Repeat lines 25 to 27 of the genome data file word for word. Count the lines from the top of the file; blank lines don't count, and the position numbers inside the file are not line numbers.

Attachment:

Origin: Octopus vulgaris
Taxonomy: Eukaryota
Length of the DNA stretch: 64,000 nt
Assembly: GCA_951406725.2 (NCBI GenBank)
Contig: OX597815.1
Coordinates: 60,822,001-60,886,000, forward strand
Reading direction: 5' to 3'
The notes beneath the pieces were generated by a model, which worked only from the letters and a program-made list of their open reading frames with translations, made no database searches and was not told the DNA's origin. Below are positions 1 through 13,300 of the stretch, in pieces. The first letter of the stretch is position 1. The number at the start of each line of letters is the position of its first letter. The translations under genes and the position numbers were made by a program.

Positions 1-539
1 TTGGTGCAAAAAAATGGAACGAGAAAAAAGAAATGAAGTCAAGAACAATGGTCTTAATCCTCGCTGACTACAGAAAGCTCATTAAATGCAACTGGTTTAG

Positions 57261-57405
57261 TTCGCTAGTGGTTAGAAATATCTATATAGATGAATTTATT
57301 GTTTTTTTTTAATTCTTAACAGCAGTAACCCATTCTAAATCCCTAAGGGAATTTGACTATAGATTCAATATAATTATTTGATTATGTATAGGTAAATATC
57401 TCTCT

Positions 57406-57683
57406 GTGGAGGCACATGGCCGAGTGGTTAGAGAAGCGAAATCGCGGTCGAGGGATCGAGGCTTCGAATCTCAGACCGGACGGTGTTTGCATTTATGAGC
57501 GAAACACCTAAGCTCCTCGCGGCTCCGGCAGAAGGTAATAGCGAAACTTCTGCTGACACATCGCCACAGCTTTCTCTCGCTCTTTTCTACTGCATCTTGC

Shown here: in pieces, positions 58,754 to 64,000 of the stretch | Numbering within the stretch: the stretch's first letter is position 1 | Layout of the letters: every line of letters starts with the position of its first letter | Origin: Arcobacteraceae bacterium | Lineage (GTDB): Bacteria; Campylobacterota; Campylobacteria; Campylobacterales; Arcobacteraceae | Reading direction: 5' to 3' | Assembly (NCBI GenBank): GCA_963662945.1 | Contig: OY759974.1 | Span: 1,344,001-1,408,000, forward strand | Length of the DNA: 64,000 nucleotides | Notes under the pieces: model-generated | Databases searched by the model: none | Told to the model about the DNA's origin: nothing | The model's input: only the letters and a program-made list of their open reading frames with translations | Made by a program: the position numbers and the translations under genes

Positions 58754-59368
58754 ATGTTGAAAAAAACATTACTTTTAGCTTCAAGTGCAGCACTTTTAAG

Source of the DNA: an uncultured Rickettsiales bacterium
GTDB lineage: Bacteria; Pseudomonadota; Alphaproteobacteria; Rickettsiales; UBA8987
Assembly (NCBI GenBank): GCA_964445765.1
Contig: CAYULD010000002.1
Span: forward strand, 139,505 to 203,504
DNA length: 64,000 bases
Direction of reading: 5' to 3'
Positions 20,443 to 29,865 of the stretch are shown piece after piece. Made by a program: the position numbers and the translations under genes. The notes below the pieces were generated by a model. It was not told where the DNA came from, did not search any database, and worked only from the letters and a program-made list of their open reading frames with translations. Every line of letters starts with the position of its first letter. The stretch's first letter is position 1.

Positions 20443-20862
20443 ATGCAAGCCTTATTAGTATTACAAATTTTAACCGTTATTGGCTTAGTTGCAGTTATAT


Span: forward strand, 139,505 to 203,504
DNA length: 64,000 bases
Direction of reading: 5' to 3'